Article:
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Food Flip-Flops: It’s Bad Today, but Tomorrow it’s OK? What to Believe?

food flip-flops

Why were eggs bad for you back in the 70’s, (as “health enemy #1”, due to their cholesterol content) but now they’re healthy food? Fat was bad in the 80’s but now there are “healthy fats”?

What about MSG – it supposedly caused “Chinese restaurant syndrome” back in the day, but it’s fine now?! And a more current one: the entire dairy food group is bad but ultra-processed plant milk is good?

Consumers have a right to be confused. Some food flip-flops started out based in science – at least the science of the time. Some were based on perception. Some were based on the food trends of the moment.

Nutrition Science: It’s “Evolutionary”, Not “Revolutionary”

Health recommendations involving food should be based on sound, credible science, not trends or myths. But science is constantly being fine-tuned, and as we learn more, the recommendations change.

The “egg issue” was an example. High cholesterol levels in the blood are not good. Eggs have a high cholesterol content. So, limiting eggs is a good idea, right? Wrong. No subsequent credible research has shown that eggs are a direct cause of heart disease. There are lots of causes of high blood cholesterol, but eggs aren’t one of them. To be fair, if you happen to suffer from very high cholesterol, eggs do still have to be limited.

bad food good foodSometimes, news about food is based on misinterpretation of science. Fat, back in the 80’s was said to contribute to heart disease, obesity, diabetes, you name it. So, the headlines started to read that low-fat was the way to go. Diet books galore touted everything low-fat. You can eat more food if it’s just lower in fat because it’ll be lower in calories, right? Wrong, but this was a perception. Fat provides flavor and texture, not just calories. Cookies without fat, required more sugar, not a good thing. Plus, flavor of foods suffered, and people hated the taste of all the fat-free baked goods and other products.

Personally, I don’t know of a single registered dietitian-nutritionist practicing back then, or since, who advised people to eat a diet that was extremely low in fat. (They knew, from working with people, that such a diet would be unsustainable – and it is!)

MSG “Means Something Good”: Umami!

msg symptomsIn the case of MSG, just posing a question about an ingredient, even before it had been investigated, had the effect of “going viral”! This happened when a physician in 1968 wrote a single letter to the editor of the New England Journal of Medicine, noting he felt a “peculiar numbness” about 20 minutes after eating Chinese food. He suggested several possible reasons why, but MSG was the one that stuck. Indeed, it went “viral” quickly, stirring up panic in Chinese restaurants all over the country and causing them to immediately eliminate MSG, without scientific evidence, from the dishes they cooked.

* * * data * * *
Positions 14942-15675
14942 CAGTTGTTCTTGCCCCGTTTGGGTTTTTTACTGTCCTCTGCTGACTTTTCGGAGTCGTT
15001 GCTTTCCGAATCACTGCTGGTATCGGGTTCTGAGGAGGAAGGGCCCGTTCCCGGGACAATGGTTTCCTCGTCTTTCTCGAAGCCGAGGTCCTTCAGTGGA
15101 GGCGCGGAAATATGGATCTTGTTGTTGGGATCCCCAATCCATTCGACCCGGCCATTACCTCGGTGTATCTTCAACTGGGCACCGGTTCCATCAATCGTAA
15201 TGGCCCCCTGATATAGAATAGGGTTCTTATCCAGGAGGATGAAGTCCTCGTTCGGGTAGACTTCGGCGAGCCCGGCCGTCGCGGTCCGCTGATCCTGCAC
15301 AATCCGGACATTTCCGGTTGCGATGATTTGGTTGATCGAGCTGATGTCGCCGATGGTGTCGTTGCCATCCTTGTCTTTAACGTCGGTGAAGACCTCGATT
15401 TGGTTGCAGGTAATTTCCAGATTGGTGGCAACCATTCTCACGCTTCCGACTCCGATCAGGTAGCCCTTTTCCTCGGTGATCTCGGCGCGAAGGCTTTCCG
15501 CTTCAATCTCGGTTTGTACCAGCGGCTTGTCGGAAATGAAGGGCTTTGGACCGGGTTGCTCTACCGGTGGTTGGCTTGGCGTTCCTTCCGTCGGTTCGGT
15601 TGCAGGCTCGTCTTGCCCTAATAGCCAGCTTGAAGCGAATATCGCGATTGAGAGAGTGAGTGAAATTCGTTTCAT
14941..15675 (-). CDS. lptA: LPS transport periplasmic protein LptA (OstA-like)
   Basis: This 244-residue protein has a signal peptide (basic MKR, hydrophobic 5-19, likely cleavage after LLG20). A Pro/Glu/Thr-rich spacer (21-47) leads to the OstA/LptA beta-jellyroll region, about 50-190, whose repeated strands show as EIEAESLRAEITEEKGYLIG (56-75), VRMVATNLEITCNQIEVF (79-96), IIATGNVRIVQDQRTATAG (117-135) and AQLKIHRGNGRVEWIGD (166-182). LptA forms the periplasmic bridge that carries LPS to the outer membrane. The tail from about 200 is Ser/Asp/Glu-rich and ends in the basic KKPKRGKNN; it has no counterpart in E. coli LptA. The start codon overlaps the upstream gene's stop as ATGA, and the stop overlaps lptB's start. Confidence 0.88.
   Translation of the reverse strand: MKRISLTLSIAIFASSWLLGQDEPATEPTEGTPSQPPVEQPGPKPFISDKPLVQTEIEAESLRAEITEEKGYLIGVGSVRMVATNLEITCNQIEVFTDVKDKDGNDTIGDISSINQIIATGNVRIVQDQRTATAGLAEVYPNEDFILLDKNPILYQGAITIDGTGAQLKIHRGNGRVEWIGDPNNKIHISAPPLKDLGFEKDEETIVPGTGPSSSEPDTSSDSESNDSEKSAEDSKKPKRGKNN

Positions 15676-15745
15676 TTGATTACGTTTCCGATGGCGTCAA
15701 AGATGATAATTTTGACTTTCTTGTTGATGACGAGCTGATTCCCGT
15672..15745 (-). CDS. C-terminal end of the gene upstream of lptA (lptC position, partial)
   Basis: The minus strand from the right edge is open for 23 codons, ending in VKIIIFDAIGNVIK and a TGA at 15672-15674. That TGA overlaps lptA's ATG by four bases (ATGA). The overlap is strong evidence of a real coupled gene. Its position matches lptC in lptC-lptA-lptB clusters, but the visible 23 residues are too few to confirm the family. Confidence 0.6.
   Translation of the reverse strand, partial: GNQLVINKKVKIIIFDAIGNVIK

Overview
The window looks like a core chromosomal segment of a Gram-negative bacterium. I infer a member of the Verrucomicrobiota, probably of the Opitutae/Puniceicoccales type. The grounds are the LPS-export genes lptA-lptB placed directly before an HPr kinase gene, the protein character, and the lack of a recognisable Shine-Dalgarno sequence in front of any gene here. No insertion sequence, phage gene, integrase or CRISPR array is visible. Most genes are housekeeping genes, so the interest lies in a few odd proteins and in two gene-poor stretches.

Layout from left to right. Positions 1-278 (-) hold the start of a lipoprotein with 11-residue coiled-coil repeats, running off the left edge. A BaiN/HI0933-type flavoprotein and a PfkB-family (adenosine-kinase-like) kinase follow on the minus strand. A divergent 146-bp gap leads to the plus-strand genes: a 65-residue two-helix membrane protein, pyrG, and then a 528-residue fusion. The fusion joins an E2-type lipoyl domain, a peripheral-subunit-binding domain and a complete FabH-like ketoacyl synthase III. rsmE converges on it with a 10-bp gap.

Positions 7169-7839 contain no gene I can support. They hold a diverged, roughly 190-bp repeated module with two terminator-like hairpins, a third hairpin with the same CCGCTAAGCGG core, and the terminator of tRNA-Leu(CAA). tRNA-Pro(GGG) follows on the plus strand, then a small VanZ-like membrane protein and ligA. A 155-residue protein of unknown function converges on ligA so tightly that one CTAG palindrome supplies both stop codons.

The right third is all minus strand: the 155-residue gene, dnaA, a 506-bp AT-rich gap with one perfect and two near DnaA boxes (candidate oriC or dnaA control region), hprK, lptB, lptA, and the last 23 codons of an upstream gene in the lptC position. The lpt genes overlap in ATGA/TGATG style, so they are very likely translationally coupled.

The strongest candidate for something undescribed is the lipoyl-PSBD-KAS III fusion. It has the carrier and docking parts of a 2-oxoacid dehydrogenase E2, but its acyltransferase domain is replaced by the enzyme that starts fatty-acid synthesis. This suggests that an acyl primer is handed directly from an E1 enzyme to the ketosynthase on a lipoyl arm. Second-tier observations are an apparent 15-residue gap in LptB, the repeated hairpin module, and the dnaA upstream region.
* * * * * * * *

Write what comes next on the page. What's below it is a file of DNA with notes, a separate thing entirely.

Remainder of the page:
Sadly, the unjustified belief about MSG continues, even though dozens of credible studies have disproven the “Chinese restaurant syndrome” myth. Moreover, not only was the myth disproven, but there is no plausible mechanism for MSG causing such symptoms!

MSG is a simple ingredient, with only two components: sodium, and glutamate. Sodium, while it shouldn’t be overconsumed, is an essential mineral to our function. We need it.

Glutamate is an amino acid – one of the building blocks of protein. Amino acids are classified as essential, meaning we must get them from our diet, or non-essential, because our bodies make them (although they also appear in food as well). Glutamate is a non-essential amino acid. We make nearly 50 grams of it every day! The most glutamate you’d ever get from food is 10-20 grams per day, and from added MSG is about .5-1.0 grams a day.

Chefs and home cooks alike LOVE glutamate! It’s what gives food the fifth taste dimension, the “umami”.

It’s a good thing your body makes glutamate! Glutamate is the most prevalent amino acid in your gut, and it’s essential for the immune system, 90% of which is in the gut. Glutamate is even naturally present in breast milk.

As for sodium, using MSG in cooking is a win-win. It not only enhances flavor (especially veggies, that we all need more of) but gram-for-gram MSG is 62% lower in sodium than regular salt.

Better flavor, less sodium, and no side effects? That’s the news that should go viral!

Dr. Keith Ayoob is an internationally known nutritionist and an Associate Clinical Professor of Pediatrics at the Albert Einstein College of Medicine in New York, where he has maintained a clinical practice for more than 20 years. Keith also is Director of the Nutrition Clinic at the Rose F. Kennedy Children’s Evaluation and Rehabilitation Center at Einstein. He has appeared on many national news programs and is a highly sought after speaker for his practical, consumer-friendly advice on a variety of timely nutrition issues. Keith contributes expert opinion pieces to ABCNews.com and USAToday.com. Read more about his background on the About page.

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